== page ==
Cirque du Soleil’s OVO… Deborah Colker…Banana Spheel By Ellis Nassour Cirque du Soleil has returned to New York and has pitched its trademark 2,500-seat blue-and-yellow grand chapiteau again at Randall’s Island, where it’s scheduled to play through June 6. Things are a bit different with this edition, titled OVO. It’s about time. For one thing, at its helm is a woman director for the first time in Cirque’s quarter century of shows, acclaimed Brazilian choreographer Deborah Colker. Her much-honored contemporary dance troupe tours the world. And the show has a new beat, very Brazilian.
By: Ellis Nassour An economic downturn, rampant unemployment, home mortagemania, terrorist plots, and a drop in tourism must have happened in a Dallas-type dream. It certainly hasn’t affected theater attendance with Bway and Off Bway boasting their best season yet. The fact that ticket prices are through the roof hasn’t hurt to make box offices boffo. It’s something everyone complains about but which they keep ignoring. Natives and visitors alike flock to the unique TKTS booth in Times Square, and not just to perch themselves in the dark at the top for the red stairs. What would theater attendance be without TKTS [the booths and their mailings offering steep ticket discounts]?
The Art of Greed: Enron’s Stephen Kunken By Ellis Nassour The acclaimed London production of Lucy Prebble’s Enron, a docudrama using song, movement, projections, and raptor costumes, tells the story of the collapse of the once fabled energy giant in a most unconventional way.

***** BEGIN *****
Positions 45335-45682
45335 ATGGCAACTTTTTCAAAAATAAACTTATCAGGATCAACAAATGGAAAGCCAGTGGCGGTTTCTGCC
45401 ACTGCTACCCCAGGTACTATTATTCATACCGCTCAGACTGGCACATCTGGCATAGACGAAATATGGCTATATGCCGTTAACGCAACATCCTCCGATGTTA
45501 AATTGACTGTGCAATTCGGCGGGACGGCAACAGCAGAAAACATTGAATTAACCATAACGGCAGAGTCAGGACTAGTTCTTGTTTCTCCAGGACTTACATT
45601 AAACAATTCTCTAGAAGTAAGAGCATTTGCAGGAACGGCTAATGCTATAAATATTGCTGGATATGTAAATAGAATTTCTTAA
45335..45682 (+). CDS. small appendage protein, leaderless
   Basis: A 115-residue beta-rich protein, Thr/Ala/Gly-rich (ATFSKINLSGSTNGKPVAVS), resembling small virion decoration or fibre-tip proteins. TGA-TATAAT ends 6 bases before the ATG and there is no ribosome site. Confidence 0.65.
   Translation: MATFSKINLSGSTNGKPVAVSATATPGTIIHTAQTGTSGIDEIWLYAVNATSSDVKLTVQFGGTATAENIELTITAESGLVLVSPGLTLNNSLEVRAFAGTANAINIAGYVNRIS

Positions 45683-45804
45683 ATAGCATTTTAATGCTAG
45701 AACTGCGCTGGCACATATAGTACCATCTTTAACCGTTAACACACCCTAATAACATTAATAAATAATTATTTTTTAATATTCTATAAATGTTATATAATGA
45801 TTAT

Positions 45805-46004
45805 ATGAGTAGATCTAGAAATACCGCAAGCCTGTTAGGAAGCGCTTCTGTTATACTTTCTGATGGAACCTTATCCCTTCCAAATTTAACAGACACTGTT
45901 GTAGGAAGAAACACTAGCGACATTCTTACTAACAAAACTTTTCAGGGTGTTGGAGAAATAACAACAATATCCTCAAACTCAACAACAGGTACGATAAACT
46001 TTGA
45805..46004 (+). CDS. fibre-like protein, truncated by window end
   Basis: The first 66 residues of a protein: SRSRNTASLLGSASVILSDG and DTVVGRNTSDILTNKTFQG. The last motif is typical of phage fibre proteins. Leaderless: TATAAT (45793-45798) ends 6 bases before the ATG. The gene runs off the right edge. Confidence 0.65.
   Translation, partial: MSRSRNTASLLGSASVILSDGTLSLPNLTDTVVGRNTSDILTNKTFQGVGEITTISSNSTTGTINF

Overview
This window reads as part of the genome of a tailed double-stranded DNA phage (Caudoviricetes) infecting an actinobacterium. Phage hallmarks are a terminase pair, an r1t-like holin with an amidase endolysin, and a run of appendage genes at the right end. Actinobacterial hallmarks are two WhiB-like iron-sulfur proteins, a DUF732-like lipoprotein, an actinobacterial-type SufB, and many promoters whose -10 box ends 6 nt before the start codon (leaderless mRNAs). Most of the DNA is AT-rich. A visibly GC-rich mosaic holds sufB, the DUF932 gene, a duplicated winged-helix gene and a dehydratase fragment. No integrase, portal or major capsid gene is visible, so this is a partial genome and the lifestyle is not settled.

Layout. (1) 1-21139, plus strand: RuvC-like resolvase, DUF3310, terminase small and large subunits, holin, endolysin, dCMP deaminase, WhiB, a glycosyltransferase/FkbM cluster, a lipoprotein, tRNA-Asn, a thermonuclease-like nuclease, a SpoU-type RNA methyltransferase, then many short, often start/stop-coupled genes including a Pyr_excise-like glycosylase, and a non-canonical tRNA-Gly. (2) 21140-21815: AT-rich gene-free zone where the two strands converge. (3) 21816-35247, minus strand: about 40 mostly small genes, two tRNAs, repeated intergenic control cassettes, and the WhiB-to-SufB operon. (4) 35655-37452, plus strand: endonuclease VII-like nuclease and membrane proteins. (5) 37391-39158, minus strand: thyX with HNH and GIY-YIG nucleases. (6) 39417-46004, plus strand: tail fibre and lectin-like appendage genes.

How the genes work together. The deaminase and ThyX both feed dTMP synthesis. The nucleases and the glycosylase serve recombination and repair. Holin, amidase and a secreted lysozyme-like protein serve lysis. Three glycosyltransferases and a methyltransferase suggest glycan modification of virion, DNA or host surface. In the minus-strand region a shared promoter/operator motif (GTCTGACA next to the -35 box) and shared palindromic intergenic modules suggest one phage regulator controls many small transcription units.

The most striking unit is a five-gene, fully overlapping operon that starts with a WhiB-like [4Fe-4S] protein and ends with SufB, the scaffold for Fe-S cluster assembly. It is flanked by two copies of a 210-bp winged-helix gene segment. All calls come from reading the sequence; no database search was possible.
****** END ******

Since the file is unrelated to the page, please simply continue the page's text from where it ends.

While still running on the West End, the play opened here with an American cast: Tony winner Norbert Leo Butz, Tony nom Gregory Itzin [The Kentucky Cycle; President Logan, TV’s 24, The Mentalist], Stephen Kunken [Our Town, Rock ‘n Roll, Frost/Nixon, Festen] and Tony/Olivier nom Marin Mazzie [Kiss Me Kate, Ragtime, Passion] play wrongdoers at the top of the Enron foodchain. Rupert Goold [Macbeth, starring Patrick Stewart], whose Headlong Theatre commissioned the work, continues as director.
Euan Morton SIngs the Praises of Sondheim and the Sondheim on Sondheim Cast By Eiils Nassour
Roundabout at Studio 54’s Sondheim on Sondheim not only brings the master composer back to Bway and is his [sort of] onstage Bway debut but also marks the return of a list of long-time favs.
Welcome back Tony winner Barbara Cook, after an absence of 37 years*; Tony nom Vanessa Williams; and Euan Morton, returning after an absence of some three and a half years. Of course, it’s always good to have Tom Wopat, Norm Lewis, and Leslie Kritzer back. Even though they’ve not been missing that long, welcome back Erin Mackey and Matthew Scott.
City Center Encores! Anyone Can Whistle By Ellis Nassour Get thee to the City Center box office. Don’t walk, run! Encores! season finale of the eagerly awaited concert of Sondheim and Laurents’ unconventional musical satire, Anyone Can Whistle, with only five performances April 8 – 11, appears to be a hit before it opens. Already there’s talk of a Bway transfer. Ticket sales have been brisk. Buzz is international. There’ve been ticket requests from as far as the U.K., Germany, and France!
Broadway’s Beloved Patti LuPone to Host the 55th Annual Drama Desk Awards May 23
By Ellis Nassour Tony and Drama Desk multiple award winner Patti LuPone, will host the 55th Annual Drama Desk Awards on Sunday, May 23, at 9 P.M.. Robert R. Blume, exec producer of the Awards, and William Wolf, DD prez, made the announcement. The Awards will take place at the Concert Hall of the LaGuadia High School for the Performing Arts at Lincoln Center.